Over hundreds of years Beacon Hill was part of a nibbled landscape. When sheep grazing died out rabbits helped to keep the grass short. The dry conditions and thin, poor soil suit many species of wild flowering plants.
The flowering cycle begins in March/April with Common Dog Violets, quickly followed by nodding Cowslips. When early summer arrives, the hill comes into flower. Of the many common wild flowers of old pasture, you are likely to see here, there is Yellow Rattle, Yarrow, Lady’s Bedstraw & Bird’s Foot Trefoil , to name but a few. Some species are found exclusively on Chalk Grassland. If you look closely among the fine leaved grasses, you are sure to see the Round Headed Rampion, known as our ‘Pride of Sussex’; Small Scabious, the creamy white Dropwort & Hoary Plantain.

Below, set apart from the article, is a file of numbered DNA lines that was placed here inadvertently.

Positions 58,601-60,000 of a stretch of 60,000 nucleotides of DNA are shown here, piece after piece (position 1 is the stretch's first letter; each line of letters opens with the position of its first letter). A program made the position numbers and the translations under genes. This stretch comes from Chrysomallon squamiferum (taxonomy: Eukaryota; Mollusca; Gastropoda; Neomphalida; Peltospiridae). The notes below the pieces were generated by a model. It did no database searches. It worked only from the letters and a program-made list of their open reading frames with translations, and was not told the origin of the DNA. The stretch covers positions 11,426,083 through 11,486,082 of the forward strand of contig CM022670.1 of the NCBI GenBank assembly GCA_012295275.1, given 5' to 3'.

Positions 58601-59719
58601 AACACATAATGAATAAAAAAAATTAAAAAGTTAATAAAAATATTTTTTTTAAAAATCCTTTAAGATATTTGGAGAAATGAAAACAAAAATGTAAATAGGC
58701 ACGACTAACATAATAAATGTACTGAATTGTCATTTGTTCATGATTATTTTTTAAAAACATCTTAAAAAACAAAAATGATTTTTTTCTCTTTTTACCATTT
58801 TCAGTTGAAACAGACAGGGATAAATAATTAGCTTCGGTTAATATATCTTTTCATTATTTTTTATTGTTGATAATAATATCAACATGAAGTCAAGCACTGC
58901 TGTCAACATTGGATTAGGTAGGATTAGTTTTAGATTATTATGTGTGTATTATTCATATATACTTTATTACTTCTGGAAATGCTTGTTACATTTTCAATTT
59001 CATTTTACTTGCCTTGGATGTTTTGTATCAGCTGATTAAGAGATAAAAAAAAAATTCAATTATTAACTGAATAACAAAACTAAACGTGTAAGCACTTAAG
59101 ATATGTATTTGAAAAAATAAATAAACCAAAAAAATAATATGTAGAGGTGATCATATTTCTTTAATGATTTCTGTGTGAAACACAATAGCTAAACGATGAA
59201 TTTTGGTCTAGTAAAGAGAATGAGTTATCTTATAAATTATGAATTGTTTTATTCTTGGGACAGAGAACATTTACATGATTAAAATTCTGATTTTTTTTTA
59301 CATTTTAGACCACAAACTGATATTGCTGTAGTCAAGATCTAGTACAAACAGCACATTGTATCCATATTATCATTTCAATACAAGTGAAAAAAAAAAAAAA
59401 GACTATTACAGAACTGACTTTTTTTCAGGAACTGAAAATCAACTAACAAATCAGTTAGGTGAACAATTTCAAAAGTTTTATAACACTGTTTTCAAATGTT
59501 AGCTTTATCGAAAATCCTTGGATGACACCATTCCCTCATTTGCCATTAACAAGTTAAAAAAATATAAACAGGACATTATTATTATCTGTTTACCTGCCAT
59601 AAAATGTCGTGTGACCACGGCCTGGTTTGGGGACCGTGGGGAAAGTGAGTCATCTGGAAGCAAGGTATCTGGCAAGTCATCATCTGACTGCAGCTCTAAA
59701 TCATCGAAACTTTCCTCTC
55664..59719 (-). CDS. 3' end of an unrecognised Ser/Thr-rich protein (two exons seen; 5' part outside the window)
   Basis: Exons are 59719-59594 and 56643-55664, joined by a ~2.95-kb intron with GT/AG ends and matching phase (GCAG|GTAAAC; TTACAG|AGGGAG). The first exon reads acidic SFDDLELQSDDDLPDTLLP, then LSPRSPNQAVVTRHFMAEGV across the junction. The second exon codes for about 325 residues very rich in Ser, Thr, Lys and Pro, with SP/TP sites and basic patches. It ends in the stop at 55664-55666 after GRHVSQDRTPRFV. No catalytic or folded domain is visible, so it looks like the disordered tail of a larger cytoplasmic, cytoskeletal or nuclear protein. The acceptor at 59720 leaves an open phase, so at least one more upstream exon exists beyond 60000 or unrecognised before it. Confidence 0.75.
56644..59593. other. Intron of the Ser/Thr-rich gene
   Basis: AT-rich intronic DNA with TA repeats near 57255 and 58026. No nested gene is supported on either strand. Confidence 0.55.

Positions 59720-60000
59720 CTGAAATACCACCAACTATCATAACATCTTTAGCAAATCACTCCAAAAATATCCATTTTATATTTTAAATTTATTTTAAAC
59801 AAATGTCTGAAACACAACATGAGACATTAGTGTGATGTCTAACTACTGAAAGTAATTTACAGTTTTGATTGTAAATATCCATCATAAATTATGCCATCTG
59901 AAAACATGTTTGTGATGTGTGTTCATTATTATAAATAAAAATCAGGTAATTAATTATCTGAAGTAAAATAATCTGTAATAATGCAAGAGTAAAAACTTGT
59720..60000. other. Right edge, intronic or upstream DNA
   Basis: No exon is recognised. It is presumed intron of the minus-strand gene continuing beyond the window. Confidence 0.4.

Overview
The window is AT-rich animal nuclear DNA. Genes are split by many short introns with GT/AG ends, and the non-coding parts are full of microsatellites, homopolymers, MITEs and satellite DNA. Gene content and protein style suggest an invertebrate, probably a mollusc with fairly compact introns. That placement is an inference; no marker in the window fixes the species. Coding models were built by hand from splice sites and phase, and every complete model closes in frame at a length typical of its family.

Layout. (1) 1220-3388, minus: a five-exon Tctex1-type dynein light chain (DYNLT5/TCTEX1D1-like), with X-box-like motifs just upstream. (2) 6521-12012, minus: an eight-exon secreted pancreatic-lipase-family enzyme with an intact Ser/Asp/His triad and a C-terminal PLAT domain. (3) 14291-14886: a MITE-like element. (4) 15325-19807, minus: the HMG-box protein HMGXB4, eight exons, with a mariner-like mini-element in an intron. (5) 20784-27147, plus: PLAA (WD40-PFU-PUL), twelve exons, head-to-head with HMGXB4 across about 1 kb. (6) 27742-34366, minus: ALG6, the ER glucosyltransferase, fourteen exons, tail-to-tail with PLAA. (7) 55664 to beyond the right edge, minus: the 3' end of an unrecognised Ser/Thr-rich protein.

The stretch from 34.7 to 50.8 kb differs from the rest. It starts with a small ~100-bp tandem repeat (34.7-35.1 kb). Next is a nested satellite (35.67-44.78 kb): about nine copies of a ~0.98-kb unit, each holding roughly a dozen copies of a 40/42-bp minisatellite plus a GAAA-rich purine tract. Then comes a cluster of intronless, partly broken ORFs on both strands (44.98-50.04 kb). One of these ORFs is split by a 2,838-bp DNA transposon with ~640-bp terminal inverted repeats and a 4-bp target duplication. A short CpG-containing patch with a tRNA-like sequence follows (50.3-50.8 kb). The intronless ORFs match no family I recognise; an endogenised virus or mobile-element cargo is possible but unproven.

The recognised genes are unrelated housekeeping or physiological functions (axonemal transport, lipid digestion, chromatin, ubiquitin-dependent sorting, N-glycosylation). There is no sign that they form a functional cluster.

As the late summer season progresses, purple Knapweed comes into flower, Spear Thistle and Burdocks too. Early
in the year they form rosettes of leaves – good cover for a small spiral snail, Cochicella Acuta, that only lives on southern chalklands.
Fescue Downland grasses and plants come together on Beacon Hill to form a rich landscape to be enjoyed.